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When a large Brooklyn building collapsed on Tuesday, trapping five people in the rubble, it became the second New York City building in less than two weeks to fall in on itself.

Dozens of firefighters sifted through the remnants of the five-story apartment building, which was under construction in Brighton Beach, The New York Times reported, "digging frantically at the rubble" and eventually removing five people alive. One was listed in critical condition and two in serious condition. The Tuesday-afternoon collapse follows a similar incident in the Bronx on Oct. 29 that killed one construction worker. A partial building collapse in Harlem in September pushed down a scaffolding and partially covered a city bus with debris, minorly injuring more than a dozen people.

After two deadly crane collapses in 2008, New York City introduced a spate of new construction safety requirements in 2009, but building collapses remain relatively common. Inspectors search diligently for cracks that indicate a collapse is imminent, but they can be hard to predict, especially in a city as old as New York.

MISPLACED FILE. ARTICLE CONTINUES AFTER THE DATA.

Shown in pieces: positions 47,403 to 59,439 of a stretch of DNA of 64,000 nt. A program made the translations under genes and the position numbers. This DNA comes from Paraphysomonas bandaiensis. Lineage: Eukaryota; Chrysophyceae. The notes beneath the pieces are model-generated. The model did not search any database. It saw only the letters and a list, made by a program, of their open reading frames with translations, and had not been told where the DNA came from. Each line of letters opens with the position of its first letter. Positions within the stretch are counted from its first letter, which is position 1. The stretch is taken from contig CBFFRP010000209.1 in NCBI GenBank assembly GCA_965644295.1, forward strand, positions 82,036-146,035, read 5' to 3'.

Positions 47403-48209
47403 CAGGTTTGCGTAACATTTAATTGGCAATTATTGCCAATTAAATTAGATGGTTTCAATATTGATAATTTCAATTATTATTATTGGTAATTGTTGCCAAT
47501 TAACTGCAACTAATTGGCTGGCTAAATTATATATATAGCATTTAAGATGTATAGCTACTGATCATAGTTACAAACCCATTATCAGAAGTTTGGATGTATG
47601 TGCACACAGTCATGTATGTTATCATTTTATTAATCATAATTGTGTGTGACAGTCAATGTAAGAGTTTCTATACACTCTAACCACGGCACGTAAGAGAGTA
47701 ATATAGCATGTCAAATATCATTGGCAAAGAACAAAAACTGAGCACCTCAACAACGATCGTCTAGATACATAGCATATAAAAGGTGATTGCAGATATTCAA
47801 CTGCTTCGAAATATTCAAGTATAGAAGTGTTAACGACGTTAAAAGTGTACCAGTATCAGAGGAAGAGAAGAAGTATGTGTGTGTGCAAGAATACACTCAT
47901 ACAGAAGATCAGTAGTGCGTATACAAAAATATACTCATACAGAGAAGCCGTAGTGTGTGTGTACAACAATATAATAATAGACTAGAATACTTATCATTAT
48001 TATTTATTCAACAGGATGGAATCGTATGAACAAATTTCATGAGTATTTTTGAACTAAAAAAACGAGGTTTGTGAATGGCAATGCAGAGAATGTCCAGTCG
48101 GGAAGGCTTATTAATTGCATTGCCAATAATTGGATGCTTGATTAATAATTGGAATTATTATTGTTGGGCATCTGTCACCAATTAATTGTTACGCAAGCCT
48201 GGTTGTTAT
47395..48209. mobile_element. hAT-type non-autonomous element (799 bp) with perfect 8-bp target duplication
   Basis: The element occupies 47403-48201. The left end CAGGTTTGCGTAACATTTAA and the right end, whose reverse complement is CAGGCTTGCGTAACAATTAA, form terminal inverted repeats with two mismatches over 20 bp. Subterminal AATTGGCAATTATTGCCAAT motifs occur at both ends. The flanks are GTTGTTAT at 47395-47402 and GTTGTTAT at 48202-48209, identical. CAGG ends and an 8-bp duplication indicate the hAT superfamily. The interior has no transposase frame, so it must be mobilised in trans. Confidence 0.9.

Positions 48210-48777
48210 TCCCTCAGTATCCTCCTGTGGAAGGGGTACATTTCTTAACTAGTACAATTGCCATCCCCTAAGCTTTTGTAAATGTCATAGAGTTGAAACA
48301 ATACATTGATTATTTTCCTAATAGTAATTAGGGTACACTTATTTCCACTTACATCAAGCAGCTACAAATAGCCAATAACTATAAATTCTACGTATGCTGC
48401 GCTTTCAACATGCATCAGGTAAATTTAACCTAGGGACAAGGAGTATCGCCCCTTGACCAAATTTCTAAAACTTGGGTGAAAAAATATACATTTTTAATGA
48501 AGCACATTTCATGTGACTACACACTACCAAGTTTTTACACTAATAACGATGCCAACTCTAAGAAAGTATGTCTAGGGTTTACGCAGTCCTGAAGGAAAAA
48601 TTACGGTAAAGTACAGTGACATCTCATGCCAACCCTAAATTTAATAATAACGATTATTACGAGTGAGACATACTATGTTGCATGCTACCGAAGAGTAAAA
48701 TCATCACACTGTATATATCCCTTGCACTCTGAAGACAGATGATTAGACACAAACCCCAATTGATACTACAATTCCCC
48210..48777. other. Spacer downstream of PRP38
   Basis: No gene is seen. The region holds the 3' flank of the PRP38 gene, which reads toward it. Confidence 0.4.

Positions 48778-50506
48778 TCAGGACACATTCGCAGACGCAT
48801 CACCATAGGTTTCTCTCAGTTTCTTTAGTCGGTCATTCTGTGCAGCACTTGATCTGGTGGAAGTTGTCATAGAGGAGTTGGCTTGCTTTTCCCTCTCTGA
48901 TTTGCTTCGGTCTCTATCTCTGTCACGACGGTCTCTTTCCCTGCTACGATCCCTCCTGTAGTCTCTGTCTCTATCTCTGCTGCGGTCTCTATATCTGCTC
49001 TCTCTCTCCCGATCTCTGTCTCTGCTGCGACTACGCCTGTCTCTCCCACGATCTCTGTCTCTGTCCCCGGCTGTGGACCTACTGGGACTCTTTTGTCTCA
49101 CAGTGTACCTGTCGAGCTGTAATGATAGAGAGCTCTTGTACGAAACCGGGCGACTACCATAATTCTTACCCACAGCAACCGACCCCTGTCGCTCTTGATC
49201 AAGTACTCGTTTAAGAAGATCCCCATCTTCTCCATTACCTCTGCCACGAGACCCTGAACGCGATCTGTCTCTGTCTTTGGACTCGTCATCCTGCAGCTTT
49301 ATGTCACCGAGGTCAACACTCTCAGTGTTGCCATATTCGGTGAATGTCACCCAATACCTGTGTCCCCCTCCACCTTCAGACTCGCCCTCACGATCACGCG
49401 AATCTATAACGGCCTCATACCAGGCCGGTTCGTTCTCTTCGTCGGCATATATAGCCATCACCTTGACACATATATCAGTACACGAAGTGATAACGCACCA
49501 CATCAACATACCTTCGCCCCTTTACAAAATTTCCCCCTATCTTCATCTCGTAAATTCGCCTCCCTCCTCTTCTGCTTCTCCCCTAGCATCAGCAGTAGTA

The buildings were private structures, but they remind us of the ongoing disintegration of infrastructure both in New York and elsewhere in the United States, as public budgets strain to cover the simple costs of staying in business. Reports have come out of Albany throughout the fall pointing to crumbling bridges and deteriorating sewers, many in New York City. Last week, the U.S. Senate blocked two infrastructure-funding bills, even as this year's massive flooding showed the need for nationwide upgrades.

In September, proponents of infrastructure spending seized on a report that put the United States' infrastructure at 23rd worldwide, behind Malaysia and Barbados. Perhaps they should have just made the comparison to the five boroughs.

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